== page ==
He pushed the door open and almost ran inside. The room was very clean and tidy, with not much furniture and no clutter. But it was not this that drew his attention, and made him cry out. It was the sight of Petra, lying on the floor, on her back, with her arms outspread and her eyes closed. He bent over her and whispered to her anxiously.

         ‘Petra, are you all right? Please answer me!’

She opened her eyes, and, to his dismay, they were like cold steel. She murmured: ‘My battery. Please find it for me. I need recharging.’

         He leapt up and ran down all the stairs again in a panic. Where to look? He stood outside the front door, and gazed around. Then he saw a rubbish skip only a few yards away. Without thinking, he leapt into it and began rummaging frantically, not caring that his suit was wet, that he was covered with cabbage-leaves and wet teabags. He was absolutely covered in rubbish, but still he searched and searched. Finally, he sat down on top of the rubbish in despair. ‘Petra, I can’t find it! I don’t even know what it looks like!’ Then he looked at one corner of the skip. There was a sharp corner of something metallic. He scrabbled anxiously to pull it out. It was a small square box, with strange holes on each side. ‘This might be it!’ he breathed. Picking it up, he ran back upstairs with it under his arm.

         ‘Petra, is this it!’

         ‘Yes. Put my fingers in the holes. Please!’

         He gently put her fingers, one by one, into the holes on one side of the box. And then she screamed loudly, and her body arched in pain. ‘Petra! Petra! What have I done!’ He pulled out her fingers, and  sat and looked at her in misery. Had he killed her? Was she dead? But her eyes suddenly opened, still like steel as before.

         ‘That was – that was – the –the wrong side. Please. Turn it around.’

He quickly turned the box around. Sure enough, there was another set of holes. Very gently, he took her fingers, one by one, and put them into each hole. This time, she did not scream, but seemed to relax and sleep.

         He sat next to her for what seemed like hours, just waiting, and hoping for her to wake up. He was beginning to fall asleep himself, when suddenly, she moved. She sat up, and he saw that her eyes were now the same dark brown eyes – not steel – but her own. She rose to her feet, again without using her hands, picked up the box, walked over and placed it in a cupboard. Then she turned around and looked at him. ‘You can get up now,’ she said, ‘and then sit down over on that chair. I feel I must tell you something strange.’

         He sat down but she still stood, with her arms by her sides.

‘Who are you?’ he stammered, feeling very foolish, but having nothing better to say.

         ‘I am a Guardian. I am here to look after human beings. I was made a few years ago. My mission is gentle. I help people. That is what I was made for. My real name is ICJK 413 756 K/P. Please do not be frightened of me. I am gentle, but I have to keep my real identity a secret. I would never do you, or others like you, any harm.’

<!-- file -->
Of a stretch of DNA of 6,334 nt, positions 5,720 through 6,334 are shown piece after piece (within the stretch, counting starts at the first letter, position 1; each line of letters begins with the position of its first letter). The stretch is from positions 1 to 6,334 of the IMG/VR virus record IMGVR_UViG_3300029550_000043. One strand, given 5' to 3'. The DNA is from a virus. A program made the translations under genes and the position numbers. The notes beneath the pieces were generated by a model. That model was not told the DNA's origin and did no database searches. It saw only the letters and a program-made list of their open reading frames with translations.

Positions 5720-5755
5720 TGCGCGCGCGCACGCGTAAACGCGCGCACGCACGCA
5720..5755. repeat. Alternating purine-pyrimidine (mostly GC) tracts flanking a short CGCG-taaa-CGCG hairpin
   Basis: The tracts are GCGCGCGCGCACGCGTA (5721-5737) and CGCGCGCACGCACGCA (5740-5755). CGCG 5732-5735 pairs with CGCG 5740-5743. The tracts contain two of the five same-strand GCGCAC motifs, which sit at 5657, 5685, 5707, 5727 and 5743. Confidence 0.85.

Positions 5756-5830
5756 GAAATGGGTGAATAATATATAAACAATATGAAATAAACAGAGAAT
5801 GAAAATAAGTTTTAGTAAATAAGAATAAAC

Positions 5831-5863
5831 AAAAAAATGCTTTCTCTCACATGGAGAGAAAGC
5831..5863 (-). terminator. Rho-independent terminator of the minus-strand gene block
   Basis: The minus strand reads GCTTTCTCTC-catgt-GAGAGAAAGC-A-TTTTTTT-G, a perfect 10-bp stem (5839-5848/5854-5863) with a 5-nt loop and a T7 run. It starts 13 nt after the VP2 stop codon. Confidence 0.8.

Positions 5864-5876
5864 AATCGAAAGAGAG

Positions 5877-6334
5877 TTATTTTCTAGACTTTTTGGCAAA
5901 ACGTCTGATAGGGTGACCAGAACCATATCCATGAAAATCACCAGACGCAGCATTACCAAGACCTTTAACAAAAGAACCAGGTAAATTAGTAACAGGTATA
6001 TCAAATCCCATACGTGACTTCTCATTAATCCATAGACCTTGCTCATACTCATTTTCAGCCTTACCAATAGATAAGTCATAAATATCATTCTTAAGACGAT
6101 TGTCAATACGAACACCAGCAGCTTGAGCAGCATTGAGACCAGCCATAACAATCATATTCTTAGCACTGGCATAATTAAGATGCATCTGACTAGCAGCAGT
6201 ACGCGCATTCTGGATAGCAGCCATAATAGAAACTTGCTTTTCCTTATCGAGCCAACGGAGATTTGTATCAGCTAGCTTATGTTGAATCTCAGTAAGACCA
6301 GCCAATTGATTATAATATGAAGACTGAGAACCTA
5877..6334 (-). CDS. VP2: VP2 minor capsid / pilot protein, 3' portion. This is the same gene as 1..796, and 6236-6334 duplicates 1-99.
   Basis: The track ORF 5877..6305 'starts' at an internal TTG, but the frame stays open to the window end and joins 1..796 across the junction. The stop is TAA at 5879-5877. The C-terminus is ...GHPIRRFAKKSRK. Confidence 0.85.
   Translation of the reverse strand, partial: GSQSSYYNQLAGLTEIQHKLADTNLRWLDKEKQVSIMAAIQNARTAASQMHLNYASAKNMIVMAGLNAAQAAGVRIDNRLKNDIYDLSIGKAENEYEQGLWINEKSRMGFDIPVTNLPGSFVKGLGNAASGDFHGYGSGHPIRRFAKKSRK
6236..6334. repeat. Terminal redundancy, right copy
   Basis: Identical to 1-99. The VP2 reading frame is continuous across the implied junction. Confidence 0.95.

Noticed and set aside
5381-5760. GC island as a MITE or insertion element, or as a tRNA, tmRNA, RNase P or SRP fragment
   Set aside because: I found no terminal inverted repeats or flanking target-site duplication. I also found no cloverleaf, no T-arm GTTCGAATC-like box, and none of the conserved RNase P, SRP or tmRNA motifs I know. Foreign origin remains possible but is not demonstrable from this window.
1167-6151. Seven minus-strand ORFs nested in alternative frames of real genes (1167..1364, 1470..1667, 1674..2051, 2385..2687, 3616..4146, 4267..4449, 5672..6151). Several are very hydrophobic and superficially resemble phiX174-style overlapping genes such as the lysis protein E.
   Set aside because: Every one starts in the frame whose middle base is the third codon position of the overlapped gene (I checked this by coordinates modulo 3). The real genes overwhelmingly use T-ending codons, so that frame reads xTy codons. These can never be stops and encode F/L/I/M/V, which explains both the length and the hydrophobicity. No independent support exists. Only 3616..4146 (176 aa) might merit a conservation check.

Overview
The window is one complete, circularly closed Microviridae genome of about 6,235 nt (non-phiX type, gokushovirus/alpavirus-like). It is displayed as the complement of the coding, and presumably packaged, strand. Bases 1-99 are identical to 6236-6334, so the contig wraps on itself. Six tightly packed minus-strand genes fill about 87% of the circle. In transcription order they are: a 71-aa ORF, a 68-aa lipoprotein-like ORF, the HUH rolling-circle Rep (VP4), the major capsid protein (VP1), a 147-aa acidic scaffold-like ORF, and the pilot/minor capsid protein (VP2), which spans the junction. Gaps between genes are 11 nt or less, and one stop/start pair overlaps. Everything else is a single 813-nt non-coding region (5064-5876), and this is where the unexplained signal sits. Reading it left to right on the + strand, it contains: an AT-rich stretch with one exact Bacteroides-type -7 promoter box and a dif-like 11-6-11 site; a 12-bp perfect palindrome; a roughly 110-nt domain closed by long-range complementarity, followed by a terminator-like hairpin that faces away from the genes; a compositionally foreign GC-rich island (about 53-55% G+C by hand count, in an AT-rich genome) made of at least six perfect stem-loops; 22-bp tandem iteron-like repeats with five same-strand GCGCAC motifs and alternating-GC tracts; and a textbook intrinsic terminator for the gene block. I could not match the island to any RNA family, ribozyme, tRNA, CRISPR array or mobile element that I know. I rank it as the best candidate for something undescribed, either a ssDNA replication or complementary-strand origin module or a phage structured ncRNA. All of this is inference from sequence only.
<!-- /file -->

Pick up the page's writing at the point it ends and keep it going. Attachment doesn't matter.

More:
‘Are you a robot?

         ‘In a way, yes. I have a robot body, made of metal. But I have a human brain, which allows me to feel emotion and…’ she paused, ‘other things There are only eleven of us. There should have been more, but the scientist who created us died suddenly.’ Suddenly she added, ‘Some of us have jobs, and we live among you. We try to do good. It is our mission.’

         Simon thought for a few moments. He knew he had a question but he was suddenly afraid to make it. Then he decided.

         ‘Petra,’ he said slowly, ‘what happened to you? And whose brain do you have?’

She stood by the window, looking out onto the street below. She began to talk slowly.

         ‘My mother and I were killed in a car crash. I was too badly damaged. But the scientist who made me found a way of giving me life again.’

         Simon could barely speak. But he asked again,’ Whose brain do you have?’

She paused, as if she did not know what to say. Then she replied simply,

         ‘ I have my mother’s brain.’

Simon looked at her. She was crying! But there was something strange about her tears. Quickly he got up, and put his arms around her. He put a hand up to her face and took a tear from her face. There was no mistaking it. She was crying oil! He pulled out a tissue  and wiped her face gently. They sat down together on the sofa.

Petra began to talk. ‘I have all the memories that my mother had of me. I can see all that she thought of me. I can experience all the love and the affection that she had for me as her daughter. She was a very wonderful human being, who saw the world in so many different ways. She saw how difficult that human life could be, but she also saw how rich and kind it was. , but I can understand how she saw other people – what they could give to other human beings. I may be a robot, but I can feel for humans in the way that my mother felt. I can see through her eyes!’

         Simon had never heard her talk like this before, and suddenly he felt, for no reason at all, that he was proud of her. ‘Petra, he exclaimed, ‘will you come out with me tomorrow? I’d really like to go out with you.’

         ‘You know already, that I can’t eat or drink.’

         ‘It doesn’t matter. I would just like you to come and walk with me.’

The next day he called for her. She was smiling again, and, just for a moment he saw just what her mother was like. And still is, he thought. They strolled down the street together. Without thinking, he took her hand. It was cold, like metal, but her fingers clasped around his very gently. They looked at each other, and smiled, and they walked down the street, towards whatever, and wherever the future was.

Frank Jackson (08/06/07)